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ACCEPTING the Jackass as the type of self-sufficient stupidity and conceit - a custom, perhaps, like some few other customs, more conventional than fair - then the purest jackass in Cloisterham is Mr. Thomas Sapsea, Auctioneer.
Mr. Sapsea 'dresses at' the Dean; has been bowed to for the Dean, in mistake; has even been spoken to in the street as My Lord, under the impression that he was the Bishop come down unexpectedly, without his chaplain. Mr. Sapsea is very proud of this, and of his voice, and of his style. He has even (in selling landed property) tried the experiment of slightly intoning in his pulpit, to make himself more like what he takes to be the genuine ecclesiastical article. So, in ending a Sale by Public Auction, Mr. Sapsea finishes off with an air of bestowing a benediction on the assembled brokers, which leaves the real Dean - a modest and worthy gentleman - far behind.
Mr. Sapsea has many admirers; indeed, the proposition is carried by a large local majority, even including non-believers in his wisdom, that he is a credit to Cloisterham. He possesses the great qualities of being portentous and dull, and of having a roll in his speech, and another roll in his gait; not to mention a certain gravely flowing action with his hands, as if he were presently going to Confirm the individual with whom he holds discourse. Much nearer sixty years of age than fifty, with a flowing outline of stomach, and horizontal creases in his waistcoat; reputed to be rich; voting at elections in the strictly respectable interest; morally satisfied that nothing but he himself has grown since he was a baby; how can dunder-headed Mr. Sapsea be otherwise than a credit to Cloisterham, and society?
Mr. Sapsea's premises are in the High-street, over against the Nuns' House. They are of about the period of the Nuns' House, irregularly modernised here and there, as steadily deteriorating generations found, more and more, that they preferred air and light to Fever and the Plague. Over the doorway is a wooden effigy, about half life-size, representing Mr. Sapsea's father, in a curly wig and toga, in the act of selling. The chastity of the idea, and the natural appearance of the little finger, hammer, and pulpit, have been much admired.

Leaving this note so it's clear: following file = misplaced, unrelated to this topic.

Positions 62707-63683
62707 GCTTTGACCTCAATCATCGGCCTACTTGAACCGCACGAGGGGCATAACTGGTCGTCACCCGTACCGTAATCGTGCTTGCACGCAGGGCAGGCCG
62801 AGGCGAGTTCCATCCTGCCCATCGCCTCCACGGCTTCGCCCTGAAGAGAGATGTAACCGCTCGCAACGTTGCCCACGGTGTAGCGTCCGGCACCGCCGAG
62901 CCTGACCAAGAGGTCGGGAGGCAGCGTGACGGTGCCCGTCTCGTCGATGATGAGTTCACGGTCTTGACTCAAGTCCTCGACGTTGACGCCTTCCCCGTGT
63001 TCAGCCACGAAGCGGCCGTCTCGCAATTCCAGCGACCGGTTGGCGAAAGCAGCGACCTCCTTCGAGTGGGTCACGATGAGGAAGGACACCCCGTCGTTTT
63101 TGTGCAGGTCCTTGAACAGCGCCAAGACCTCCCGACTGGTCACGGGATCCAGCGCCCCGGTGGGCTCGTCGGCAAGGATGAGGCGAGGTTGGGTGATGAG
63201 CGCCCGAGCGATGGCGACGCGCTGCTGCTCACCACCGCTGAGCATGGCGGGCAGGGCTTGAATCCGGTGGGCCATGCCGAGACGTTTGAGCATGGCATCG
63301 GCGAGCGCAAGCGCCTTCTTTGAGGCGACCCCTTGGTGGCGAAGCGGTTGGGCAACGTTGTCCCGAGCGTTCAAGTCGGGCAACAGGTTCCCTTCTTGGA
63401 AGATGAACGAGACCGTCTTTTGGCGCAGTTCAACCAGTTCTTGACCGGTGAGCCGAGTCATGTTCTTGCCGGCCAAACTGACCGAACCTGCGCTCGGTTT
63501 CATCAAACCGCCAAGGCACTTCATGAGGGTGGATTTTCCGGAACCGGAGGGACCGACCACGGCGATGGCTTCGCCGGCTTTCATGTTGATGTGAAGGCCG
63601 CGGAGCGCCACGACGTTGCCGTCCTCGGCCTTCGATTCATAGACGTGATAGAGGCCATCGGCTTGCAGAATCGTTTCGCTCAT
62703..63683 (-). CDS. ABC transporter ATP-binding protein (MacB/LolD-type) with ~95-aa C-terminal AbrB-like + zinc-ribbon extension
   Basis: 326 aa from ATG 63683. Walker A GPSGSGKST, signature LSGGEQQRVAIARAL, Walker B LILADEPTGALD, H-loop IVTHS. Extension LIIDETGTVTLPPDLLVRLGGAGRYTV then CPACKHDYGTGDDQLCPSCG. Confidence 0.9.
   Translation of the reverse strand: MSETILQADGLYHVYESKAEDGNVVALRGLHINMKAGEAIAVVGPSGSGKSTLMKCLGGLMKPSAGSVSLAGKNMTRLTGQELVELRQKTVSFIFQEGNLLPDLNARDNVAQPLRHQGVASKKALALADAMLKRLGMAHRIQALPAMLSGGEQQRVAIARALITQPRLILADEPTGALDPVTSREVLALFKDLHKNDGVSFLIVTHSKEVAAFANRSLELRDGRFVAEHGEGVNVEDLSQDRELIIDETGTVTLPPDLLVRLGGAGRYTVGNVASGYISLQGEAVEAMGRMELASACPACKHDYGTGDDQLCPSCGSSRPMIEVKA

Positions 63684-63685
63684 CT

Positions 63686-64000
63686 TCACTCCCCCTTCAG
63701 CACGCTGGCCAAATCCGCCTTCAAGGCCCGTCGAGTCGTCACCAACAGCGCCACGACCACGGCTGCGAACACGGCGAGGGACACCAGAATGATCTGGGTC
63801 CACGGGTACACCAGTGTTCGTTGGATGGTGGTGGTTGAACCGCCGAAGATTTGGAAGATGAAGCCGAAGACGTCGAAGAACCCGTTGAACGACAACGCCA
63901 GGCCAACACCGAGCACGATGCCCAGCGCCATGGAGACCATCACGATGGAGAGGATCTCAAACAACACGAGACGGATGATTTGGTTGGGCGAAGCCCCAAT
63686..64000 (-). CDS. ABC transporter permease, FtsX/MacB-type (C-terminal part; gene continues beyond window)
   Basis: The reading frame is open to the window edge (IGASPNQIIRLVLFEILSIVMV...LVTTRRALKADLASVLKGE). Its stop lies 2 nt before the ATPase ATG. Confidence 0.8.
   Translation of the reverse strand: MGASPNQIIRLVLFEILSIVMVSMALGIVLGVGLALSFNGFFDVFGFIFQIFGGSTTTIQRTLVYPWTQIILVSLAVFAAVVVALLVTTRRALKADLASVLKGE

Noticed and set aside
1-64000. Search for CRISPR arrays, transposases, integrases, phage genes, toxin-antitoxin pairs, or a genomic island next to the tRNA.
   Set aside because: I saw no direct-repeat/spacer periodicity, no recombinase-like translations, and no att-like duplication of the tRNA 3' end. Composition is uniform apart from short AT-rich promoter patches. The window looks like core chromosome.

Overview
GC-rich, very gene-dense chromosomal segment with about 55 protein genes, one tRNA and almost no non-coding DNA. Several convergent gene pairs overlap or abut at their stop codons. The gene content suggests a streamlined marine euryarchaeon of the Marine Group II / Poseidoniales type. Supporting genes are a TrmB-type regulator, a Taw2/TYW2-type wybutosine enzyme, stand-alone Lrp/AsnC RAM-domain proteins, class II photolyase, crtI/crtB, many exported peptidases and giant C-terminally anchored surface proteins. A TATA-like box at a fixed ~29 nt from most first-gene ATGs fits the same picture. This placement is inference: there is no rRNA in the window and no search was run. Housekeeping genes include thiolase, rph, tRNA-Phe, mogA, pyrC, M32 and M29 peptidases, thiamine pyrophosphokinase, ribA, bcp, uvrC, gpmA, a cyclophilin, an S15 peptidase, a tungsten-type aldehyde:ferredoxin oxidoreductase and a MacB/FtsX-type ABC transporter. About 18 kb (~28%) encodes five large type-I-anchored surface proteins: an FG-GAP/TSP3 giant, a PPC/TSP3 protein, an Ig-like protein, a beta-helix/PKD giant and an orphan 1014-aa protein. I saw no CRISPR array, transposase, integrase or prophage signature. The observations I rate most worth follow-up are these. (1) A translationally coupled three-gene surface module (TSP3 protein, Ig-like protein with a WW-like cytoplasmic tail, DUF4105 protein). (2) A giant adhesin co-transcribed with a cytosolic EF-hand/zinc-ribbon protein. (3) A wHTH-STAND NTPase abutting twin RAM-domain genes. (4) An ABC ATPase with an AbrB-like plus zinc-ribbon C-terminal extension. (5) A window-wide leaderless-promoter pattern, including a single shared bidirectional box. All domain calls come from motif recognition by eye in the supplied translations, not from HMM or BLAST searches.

Mr. Sapsea sits in his dull ground-floor sitting-room, giving first on his paved back yard; and then on his railed-off garden. Mr. Sapsea has a bottle of port wine on a table before the fire - the fire is an early luxury, but pleasant on the cool, chilly autumn evening - and is characteristically attended by his portrait, his eight-day clock, and his weather-glass. Characteristically, because he would uphold himself against mankind, his weather-glass against weather, and his clock against time.
By Mr. Sapsea's side on the table are a writing-desk and writing materials. Glancing at a scrap of manuscript, Mr. Sapsea reads it to himself with a lofty air, and then, slowly pacing the room with his thumbs in the arm-holes of his waistcoat, repeats it from memory: so internally, though with much dignity, that the word 'Ethelinda' is alone audible.
There are three clean wineglasses in a tray on the table. His serving-maid entering, and announcing 'Mr. Jasper is come, sir,' Mr. Sapsea waves 'Admit him,' and draws two wineglasses from the rank, as being claimed.
'Glad to see you, sir. I congratulate myself on having the honour of receiving you here for the first time.' Mr. Sapsea does the honours of his house in this wise.
'You are very good. The honour is mine and the self-congratulation is mine.'
'You are pleased to say so, sir. But I do assure you that it is a satisfaction to me to receive you in my humble home. And that is what I would not say to everybody.' Ineffable loftiness on Mr. Sapsea's part accompanies these words, as leaving the sentence to be understood: 'You will not easily believe that your society can be a satisfaction to a man like myself; nevertheless, it is.'
'I have for some time desired to know you, Mr. Sapsea.'
'And I, sir, have long known you by reputation as a man of taste. Let me fill your glass. I will give you, sir,' says Mr. Sapsea, filling his own:
'When the French come over, May we meet them at Dover!'
This was a patriotic toast in Mr. Sapsea's infancy, and he is therefore fully convinced of its being appropriate to any subsequent era.
'You can scarcely be ignorant, Mr. Sapsea,' observes Jasper, watching the auctioneer with a smile as the latter stretches out his legs before the fire, 'that you know the world.'
'Well, sir,' is the chuckling reply, 'I think I know something of it; something of it.'
'Your reputation for that knowledge has always interested and surprised me, and made me wish to know you. For Cloisterham is a little place. Cooped up in it myself, I know nothing beyond it, and feel it to be a very little place.'
'If I have not gone to foreign countries, young man,' Mr. Sapsea begins, and then stops:- 'You will excuse me calling you young man, Mr. Jasper? You are much my junior.'
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The Mystery of Edwin Drood -- by Charles Dickens